“I lost the race and went to Switzerland

Ioanna Dihala 'lost' last year's race and ended up obtaining her specialization in Switzerland.

“In last year’s race you could say that I was among the losers,” says Ioanna Dihala laughingly. She graduated from medical school last year but, unfortunately, the alphabetical order of her last name, combined with a motorbike lacking the necessary horsepower, landed her among the last in line where she watched her wait time for a specialization increase by a year. Instead of waiting to begin the program she decided to take action; she took an intensive language course in French and was soon accepted to a Swiss hospital where she is set to begin her residency. Hundreds are forced to flee to hospitals abroad every year, as one out of four Greek doctors is either unemployed or underemployed, according to the Athens Medical Association. “Going abroad was a solution born of necessity, but at the same time it offers an invaluable opportunity to gain experience working in specialized hospitals,” explains Dihala. She is quick to add, however, that the healthcare education system abroad is not a panacea. In hospitals across Europe foreigners (Greek doctors among them) are used to fill empty places that are not being filled by citizens, without any prospects for future security. Ms. Dihala explains that “while there were empty positions available for the first year of the general surgery residency, the third year - which is a specialized gynaecological program - is now full. This means that in two years’ time I could find myself at another dead-end!” she concludes.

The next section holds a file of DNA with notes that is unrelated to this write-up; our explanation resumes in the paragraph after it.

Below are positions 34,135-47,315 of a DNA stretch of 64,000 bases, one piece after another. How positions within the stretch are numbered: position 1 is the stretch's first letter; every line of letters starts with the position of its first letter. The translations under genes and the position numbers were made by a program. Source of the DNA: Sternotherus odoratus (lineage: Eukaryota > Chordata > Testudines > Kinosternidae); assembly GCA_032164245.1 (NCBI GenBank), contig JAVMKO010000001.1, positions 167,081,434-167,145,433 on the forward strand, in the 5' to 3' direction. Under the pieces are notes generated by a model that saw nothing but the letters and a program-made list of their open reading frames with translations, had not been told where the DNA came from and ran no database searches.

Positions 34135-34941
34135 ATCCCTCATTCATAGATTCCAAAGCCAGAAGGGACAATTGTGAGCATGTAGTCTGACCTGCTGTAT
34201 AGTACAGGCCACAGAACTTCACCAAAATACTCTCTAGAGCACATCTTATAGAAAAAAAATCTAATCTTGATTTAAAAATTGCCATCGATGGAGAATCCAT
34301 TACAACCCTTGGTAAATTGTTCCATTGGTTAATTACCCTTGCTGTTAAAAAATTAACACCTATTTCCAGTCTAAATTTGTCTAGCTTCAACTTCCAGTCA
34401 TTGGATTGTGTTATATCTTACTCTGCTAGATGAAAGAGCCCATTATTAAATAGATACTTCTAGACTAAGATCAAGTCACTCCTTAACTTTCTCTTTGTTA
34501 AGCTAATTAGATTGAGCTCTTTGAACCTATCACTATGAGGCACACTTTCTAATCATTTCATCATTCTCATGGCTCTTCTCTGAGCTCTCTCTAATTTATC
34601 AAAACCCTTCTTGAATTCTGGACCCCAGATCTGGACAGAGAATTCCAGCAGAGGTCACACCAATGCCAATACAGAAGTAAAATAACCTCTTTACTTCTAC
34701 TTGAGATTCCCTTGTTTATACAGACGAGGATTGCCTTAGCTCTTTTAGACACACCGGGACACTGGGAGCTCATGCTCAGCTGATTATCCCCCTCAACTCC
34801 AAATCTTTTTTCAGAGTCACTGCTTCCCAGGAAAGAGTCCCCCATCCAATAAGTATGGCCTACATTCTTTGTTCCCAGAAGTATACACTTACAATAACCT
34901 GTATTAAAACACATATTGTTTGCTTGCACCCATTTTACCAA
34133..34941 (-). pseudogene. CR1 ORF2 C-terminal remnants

Ellie Ismailidou, published July 30th, 2010 'To Vima' print and online edition
Photos: Ellie Ismailidou / 'To Vima' 
See online story in Greek here 
See print story in Greek here: